Francis alleged that Winter used full-time staff members and CETA workers in her primary campaign. Francis said she often was detailed to assist in campaign activities, including selling tickets for fundraisers or collecting campaign contributions.
Winter denied all of Francis' allegations and said she is retaining a lawyer to deal with the charges.
Winter said she was surprised at the write-in drive by her primary election rival.
"I thought she (Press) was more sophisticated," Winter said. "Had I lost, I would have extended my services to her as a Democrat. Otherwise, there's no purpose in having a primary . . . . You should shake hands and come out and support the winner." The whole procedure, Winter added, "is leaving a bad taste in the minds of a lot of people."
Winter said she knows of no voting irregularities that took place on her behalf during the Sept. 12 primary. "It appears to be sour grapes to me," she added.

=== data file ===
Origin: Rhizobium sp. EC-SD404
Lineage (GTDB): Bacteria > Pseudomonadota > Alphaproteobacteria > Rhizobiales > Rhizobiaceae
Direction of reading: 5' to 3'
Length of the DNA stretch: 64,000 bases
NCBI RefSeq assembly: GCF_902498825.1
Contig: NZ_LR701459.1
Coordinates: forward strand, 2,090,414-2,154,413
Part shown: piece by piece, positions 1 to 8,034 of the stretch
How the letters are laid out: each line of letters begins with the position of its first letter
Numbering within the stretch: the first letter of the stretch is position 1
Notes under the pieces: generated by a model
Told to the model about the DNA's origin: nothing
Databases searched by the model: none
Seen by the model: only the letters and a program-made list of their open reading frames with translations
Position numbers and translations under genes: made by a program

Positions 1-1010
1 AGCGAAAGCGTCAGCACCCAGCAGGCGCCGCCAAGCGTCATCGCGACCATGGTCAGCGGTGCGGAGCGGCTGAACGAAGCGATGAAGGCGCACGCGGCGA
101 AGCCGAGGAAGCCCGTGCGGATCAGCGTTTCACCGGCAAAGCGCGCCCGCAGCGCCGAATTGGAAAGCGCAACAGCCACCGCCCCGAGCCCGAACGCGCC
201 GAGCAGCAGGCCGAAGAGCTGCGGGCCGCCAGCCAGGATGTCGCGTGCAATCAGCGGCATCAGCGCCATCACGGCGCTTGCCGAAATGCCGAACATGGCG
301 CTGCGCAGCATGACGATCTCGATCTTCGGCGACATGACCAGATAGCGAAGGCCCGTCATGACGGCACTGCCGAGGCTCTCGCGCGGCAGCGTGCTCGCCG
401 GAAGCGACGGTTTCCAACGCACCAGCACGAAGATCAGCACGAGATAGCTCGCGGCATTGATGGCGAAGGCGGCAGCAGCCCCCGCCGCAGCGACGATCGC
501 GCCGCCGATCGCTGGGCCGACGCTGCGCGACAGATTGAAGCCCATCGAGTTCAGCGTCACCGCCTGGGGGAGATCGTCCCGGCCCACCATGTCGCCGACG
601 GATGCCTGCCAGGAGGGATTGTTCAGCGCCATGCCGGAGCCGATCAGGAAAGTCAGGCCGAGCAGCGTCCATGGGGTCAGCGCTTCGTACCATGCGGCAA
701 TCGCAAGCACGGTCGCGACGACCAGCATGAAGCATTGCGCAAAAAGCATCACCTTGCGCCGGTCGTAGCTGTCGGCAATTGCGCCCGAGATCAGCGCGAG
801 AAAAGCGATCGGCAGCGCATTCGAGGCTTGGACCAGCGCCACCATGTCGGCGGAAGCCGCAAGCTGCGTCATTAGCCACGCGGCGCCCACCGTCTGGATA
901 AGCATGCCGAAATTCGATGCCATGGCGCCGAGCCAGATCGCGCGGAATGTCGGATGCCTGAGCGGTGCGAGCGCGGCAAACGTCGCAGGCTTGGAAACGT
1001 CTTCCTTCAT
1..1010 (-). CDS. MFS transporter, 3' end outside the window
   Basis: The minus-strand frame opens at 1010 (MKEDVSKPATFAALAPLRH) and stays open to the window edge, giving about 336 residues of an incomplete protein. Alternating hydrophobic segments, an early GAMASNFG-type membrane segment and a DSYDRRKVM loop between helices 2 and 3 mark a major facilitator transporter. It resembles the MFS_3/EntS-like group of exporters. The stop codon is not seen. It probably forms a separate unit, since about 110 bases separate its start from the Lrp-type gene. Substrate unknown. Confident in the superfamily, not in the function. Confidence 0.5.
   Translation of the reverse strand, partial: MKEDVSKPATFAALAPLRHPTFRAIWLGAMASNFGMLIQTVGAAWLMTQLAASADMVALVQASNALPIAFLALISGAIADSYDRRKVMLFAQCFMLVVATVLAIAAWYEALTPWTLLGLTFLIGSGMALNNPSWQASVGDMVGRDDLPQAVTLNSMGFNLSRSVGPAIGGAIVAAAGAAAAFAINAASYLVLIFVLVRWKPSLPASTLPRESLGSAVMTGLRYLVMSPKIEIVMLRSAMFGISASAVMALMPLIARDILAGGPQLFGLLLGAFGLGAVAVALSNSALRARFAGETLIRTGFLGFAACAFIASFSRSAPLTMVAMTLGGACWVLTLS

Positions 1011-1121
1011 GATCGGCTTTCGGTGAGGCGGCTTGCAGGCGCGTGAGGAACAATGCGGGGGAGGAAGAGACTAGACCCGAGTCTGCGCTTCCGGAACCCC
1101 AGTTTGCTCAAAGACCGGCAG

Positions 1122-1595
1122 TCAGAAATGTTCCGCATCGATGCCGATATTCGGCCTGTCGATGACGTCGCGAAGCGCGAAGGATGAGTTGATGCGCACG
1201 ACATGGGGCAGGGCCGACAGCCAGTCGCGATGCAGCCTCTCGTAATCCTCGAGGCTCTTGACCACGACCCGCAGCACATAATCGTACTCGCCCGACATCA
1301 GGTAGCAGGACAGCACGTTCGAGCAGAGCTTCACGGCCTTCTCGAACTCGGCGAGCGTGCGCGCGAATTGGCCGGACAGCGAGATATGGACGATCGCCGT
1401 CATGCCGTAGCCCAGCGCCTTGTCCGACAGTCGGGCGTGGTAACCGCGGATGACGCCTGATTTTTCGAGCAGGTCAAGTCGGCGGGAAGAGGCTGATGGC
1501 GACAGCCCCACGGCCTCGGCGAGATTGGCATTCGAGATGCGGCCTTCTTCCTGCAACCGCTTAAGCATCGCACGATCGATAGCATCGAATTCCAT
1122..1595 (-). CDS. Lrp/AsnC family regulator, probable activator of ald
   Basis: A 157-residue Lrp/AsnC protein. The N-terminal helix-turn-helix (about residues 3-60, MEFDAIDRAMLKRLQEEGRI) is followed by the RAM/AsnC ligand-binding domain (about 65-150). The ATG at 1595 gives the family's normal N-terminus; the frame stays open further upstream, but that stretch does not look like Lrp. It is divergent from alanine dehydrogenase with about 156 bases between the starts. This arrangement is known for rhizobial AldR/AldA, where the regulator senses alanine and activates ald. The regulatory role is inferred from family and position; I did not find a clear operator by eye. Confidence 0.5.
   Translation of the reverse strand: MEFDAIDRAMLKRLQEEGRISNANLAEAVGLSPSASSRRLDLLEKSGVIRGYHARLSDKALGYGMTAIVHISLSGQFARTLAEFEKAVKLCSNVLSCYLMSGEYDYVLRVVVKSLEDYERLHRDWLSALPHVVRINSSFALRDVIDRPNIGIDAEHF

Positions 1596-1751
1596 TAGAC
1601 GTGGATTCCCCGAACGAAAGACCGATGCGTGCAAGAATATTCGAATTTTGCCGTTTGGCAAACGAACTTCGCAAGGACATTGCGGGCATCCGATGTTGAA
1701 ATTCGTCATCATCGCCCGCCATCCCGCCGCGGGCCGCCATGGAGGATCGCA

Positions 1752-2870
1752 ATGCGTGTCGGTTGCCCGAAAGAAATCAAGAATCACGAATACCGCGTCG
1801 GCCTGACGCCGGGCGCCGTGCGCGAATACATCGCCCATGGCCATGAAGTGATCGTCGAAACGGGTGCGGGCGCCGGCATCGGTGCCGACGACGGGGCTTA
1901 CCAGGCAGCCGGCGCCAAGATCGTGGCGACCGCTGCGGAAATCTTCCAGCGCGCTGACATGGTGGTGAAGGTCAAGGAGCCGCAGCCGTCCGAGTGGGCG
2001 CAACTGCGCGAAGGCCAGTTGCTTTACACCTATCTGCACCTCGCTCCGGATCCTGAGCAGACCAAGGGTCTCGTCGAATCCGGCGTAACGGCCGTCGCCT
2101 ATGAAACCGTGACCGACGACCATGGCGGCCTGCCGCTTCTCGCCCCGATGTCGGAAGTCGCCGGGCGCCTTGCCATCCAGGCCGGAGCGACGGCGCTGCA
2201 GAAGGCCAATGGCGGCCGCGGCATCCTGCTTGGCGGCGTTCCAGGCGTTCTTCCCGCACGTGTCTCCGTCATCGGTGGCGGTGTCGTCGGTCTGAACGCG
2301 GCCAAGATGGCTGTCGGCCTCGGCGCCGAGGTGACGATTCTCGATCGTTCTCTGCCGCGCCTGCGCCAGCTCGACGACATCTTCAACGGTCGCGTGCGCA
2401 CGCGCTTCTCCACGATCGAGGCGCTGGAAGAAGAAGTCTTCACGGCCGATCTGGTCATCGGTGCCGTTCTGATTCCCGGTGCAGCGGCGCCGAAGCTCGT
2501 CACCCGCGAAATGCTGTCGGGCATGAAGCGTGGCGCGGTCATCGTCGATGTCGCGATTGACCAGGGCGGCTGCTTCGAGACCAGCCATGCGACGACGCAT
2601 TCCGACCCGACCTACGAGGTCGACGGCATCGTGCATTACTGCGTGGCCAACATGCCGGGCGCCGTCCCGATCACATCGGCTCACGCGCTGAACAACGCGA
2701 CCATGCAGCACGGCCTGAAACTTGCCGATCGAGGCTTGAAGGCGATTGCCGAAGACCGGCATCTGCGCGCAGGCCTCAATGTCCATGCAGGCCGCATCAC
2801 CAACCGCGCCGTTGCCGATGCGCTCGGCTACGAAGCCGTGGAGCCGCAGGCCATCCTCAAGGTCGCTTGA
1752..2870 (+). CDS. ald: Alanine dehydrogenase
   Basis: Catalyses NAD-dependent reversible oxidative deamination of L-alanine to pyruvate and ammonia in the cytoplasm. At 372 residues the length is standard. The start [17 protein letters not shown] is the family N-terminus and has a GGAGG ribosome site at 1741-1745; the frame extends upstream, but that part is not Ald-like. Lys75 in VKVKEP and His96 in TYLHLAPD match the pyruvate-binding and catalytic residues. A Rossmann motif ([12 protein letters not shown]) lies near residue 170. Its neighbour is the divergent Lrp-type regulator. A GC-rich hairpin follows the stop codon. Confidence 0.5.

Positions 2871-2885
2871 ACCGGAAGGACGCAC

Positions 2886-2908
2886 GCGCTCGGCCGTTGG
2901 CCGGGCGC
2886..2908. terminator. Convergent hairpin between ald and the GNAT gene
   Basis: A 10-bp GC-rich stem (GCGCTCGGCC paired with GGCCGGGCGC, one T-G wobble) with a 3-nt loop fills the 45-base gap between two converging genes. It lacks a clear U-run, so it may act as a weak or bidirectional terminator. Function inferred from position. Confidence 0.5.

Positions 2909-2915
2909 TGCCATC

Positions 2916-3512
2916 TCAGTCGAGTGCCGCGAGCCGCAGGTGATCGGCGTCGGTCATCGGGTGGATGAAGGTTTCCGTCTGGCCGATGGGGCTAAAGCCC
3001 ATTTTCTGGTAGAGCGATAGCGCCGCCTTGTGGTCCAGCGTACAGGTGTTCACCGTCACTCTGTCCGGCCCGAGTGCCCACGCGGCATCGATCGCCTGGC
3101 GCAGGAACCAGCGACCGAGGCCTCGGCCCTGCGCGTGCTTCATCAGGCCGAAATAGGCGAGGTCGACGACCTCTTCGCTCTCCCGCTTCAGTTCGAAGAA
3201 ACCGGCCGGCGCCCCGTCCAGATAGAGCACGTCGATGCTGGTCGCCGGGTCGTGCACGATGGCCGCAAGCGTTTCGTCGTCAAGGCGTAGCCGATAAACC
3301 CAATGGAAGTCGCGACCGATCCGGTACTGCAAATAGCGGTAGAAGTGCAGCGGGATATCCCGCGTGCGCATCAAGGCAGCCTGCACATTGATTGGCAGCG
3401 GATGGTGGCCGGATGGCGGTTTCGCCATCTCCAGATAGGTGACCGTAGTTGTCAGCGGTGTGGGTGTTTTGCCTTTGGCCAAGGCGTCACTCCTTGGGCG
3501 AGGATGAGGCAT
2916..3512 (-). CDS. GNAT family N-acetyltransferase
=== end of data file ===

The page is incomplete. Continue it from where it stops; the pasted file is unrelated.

Winter said she is beginning to actively campaign now and is concentrating on the precincts where she was weakest.
Along with Winter, the names of two independent candidates, a Republican candidate and a Statehood Party candidate will be on the November ballot.
Charlotte R. HOlmes, 51, is a budget analyst for the Small Business Administration and is serving her second term as a Ward 6 Advisory Neighborhood Commissioner. Sh is running as an independent, as is Sonny Better, 41, a former high school teacher.
The Republican candidate is Julie M. Servaites, 37, a former journalist from upstate New York who has lived in Washington and in Ward 6 for 13 years. She is active in citywide Republican affairs, including membership on the party's D.C. Central Committee.
Anton Wood, 29, who is on leave from his job as a consumer education counselor for the D.C. Office of Consumer Protection, is the Statehood Party candidate. Wood is a former ANC commissioner.
In another election development, Raymond W. Powell announced his write-in candidacy for one of the two at-large seats on the councur to be filled next Tuesday. Powell, who sought a council seat in 1974, is employed by an automobile dealer.